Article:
Wash: AK Interactive AK 066 Wash for DAK Vehicles
I then hit a few edges, corners and the raised bits of the tracks with a pencil for a bare metal look.
Gee, whizz, but spraying that Lifecolor juice fairly does my head in. I just can’t get that stuff to blow nicely. And there were five, large, tanks to paint here. Sigh. Fortunately, as per usual, the enamel wash, applied a day or two after, without any gloss protection, and very gently, hides an awful lot of pee-poor airbrush work. And, in one go, weathers things up sufficiently for me that I’m outta there. Bonus.
And finally, I dropped them on some flocked-up MDF bases from Warbases and that was it for the build.
I’m annoyed I forgot to drill out the exhausts a tad, but pleased I remembered to do the muzzles. Also, I should have bent up or removed more of the front mudguards – I only removed one – and, as I look at the photos, I wish I’d shaved off some of the tools to give them a more individual look. Mind, they may grow apart as a family when I finally get round to putting on the spare tracks and chucking some stowage about a bit.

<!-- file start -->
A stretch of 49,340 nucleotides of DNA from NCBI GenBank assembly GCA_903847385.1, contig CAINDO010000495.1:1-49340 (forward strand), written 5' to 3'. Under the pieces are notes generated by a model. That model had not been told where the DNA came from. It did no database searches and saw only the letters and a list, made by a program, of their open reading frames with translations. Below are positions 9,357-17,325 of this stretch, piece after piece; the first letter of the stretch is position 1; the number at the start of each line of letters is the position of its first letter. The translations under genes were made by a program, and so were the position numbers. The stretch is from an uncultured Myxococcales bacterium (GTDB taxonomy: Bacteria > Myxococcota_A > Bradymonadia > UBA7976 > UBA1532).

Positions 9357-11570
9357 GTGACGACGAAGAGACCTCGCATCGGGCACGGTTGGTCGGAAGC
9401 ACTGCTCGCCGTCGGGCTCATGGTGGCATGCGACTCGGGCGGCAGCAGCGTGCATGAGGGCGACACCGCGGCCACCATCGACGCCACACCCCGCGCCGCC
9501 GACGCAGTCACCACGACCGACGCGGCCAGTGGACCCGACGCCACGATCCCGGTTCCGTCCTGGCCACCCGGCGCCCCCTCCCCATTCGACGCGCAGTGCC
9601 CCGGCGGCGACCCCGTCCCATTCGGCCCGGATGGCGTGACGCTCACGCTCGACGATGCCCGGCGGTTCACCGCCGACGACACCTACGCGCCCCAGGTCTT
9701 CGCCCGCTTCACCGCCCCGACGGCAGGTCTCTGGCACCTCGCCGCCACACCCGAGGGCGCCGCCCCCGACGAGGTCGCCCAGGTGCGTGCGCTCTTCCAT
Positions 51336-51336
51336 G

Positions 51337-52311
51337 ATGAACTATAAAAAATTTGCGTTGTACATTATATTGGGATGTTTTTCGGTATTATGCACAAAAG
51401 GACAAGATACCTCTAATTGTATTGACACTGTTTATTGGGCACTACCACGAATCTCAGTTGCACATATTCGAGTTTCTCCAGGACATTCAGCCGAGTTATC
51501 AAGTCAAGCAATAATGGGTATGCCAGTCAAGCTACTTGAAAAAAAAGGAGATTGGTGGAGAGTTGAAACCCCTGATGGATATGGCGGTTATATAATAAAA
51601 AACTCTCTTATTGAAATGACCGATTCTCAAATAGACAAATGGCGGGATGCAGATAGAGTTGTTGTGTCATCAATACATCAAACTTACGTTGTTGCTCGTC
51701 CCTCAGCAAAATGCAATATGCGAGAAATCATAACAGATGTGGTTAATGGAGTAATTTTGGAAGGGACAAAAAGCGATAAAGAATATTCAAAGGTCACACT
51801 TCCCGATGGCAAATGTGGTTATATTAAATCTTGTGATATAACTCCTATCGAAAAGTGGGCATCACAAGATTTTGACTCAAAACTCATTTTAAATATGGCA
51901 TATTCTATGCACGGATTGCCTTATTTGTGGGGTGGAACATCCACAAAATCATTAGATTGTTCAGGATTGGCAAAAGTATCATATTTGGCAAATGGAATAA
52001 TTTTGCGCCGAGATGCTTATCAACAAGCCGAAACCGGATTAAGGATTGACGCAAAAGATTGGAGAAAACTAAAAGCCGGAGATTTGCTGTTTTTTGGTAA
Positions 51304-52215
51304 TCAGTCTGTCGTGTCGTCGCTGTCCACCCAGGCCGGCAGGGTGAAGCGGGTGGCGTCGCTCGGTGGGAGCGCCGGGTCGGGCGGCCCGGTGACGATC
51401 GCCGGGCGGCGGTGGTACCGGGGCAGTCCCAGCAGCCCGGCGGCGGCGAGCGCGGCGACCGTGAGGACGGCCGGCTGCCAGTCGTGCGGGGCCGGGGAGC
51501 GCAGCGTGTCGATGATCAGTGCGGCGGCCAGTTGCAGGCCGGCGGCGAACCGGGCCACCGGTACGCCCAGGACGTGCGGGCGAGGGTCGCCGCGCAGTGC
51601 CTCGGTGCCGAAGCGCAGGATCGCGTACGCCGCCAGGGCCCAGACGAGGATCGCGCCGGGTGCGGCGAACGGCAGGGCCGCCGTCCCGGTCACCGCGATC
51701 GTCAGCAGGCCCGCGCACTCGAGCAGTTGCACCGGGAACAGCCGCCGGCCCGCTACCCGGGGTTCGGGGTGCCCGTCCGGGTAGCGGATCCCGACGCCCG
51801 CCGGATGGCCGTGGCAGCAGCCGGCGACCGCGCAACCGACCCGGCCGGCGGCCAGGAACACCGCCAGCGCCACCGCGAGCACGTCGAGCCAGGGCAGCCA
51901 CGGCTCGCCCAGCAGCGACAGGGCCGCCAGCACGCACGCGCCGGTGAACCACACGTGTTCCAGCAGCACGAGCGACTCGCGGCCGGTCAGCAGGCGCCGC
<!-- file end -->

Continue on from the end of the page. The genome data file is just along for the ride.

Hmmm, the occasional commander figure wouldn’t have gone a miss, too.
Whatever, I love the look of these leviathans and I am super pleased with how they’ve turned out. One day, when my plastic stash isn’t so towering, I’d really like to have another crack at a box of these guys.
“Super pleased”? Horrible phrase. Urgh.
While the construction is very simple I definitely don’t think you can argue with the options Battlefront gives you, here. I know one blogging reviewer built both the turreted and fixed versions of these Panthers’ top halves and cleverly magnetised them to the single chassis, making a switcheroo easy and thereby getting maximum bang for the buck from the box. As stated earlier, though, my Panther fix has been entirely satiated by PSC.
There is no doubt in my mind, they do have epic presence and Stiggers will not be able to ignore them when they roll. No, sir, he won’t.